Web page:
Keeping aging loved ones safe from scammers

FORT MYERS, Fla. – A WINK News Call for Action alert that affects many families of aging parents. We take a look at when an adult’s children should start asking questions and taking over the finances.

Honora Precourt says she doesn’t understand how her well-educated¬† father got mixed-up with scam artists.

“I discovered it in the middle of the process when he was trying to charge a hotel room and his credit card was maxed out,” she recalled.

She asked him why his card was declined and he said he was buying coins and stamps and the man he was dealing with charged his card.

“I thought that is bizarre behavior, but I trust my dad, and I didn’t want to question him,” said Precourt.

Now, she regrets that she let it go. Her father was not only involved in a coin scam, he also was spending his money on bogus lottery sweepstakes.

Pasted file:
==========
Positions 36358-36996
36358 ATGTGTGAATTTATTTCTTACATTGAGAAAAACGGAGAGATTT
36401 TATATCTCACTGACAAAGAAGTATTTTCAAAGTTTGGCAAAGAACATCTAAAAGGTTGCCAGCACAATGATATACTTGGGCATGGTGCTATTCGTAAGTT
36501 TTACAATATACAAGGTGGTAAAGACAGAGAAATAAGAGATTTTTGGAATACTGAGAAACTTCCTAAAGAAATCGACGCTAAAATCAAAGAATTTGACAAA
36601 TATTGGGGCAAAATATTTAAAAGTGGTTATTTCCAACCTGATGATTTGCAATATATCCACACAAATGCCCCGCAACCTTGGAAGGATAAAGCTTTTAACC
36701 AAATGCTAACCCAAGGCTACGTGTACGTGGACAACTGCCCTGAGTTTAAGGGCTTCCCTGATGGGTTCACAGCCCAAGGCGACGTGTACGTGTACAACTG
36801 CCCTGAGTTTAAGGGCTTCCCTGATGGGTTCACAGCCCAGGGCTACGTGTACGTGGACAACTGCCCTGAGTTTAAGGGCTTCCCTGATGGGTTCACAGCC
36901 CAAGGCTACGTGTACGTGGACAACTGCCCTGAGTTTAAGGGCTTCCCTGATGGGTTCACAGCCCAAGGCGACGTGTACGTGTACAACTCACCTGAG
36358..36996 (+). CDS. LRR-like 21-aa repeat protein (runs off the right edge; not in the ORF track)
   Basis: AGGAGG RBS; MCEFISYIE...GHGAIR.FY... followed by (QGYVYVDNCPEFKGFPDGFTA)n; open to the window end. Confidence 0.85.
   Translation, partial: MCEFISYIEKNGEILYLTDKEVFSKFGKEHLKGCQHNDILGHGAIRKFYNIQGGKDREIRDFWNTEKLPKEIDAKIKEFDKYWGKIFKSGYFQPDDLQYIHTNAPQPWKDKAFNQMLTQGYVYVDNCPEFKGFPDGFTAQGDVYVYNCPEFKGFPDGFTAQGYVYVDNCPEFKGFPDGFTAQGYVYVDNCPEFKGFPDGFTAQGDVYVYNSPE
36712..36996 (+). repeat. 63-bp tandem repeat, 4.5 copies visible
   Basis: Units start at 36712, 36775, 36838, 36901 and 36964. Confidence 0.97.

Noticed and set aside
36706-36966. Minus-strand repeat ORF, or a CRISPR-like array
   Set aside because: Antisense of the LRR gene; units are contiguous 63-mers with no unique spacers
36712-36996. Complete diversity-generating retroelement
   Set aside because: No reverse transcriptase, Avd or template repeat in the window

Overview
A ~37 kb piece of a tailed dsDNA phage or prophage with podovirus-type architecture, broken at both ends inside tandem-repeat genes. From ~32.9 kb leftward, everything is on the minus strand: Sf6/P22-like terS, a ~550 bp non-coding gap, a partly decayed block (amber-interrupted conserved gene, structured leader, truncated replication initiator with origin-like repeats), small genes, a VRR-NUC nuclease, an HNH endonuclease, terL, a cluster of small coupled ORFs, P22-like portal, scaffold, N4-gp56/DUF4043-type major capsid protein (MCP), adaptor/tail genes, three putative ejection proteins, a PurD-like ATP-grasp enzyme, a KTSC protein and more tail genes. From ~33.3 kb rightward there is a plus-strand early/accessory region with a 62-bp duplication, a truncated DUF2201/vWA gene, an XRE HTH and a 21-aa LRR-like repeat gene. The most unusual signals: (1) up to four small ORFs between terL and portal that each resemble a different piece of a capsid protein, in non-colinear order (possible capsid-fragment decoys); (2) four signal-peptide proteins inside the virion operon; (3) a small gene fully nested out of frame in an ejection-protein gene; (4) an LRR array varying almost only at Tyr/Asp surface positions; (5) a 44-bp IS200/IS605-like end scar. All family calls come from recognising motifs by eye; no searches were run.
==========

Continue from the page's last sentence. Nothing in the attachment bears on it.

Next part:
“One day he said he was in trouble– in financial trouble,” said Precourt. “I thought this is impossible. My dad is a really smart person.”

She believes he lost more than $100,000.

“To her shock and surprise while going through his belongings she found several solicitations from fraudulent offers in the mail. He literally had stacks and stacks on his desk,” said Tom Ouellette a U.S. Postal Inspector.

Ouellette said he also learned the coin business was also a scam.

“The amount he was paying compared to the value of the coins was absurd. A $10 coin for example would cost $500” he said.

Precourt’s advice to others faced with aging loved ones, ask questions and intervene.

For more information on helping your aging loved ones, check out these sites:

Author: Lindsey Sablan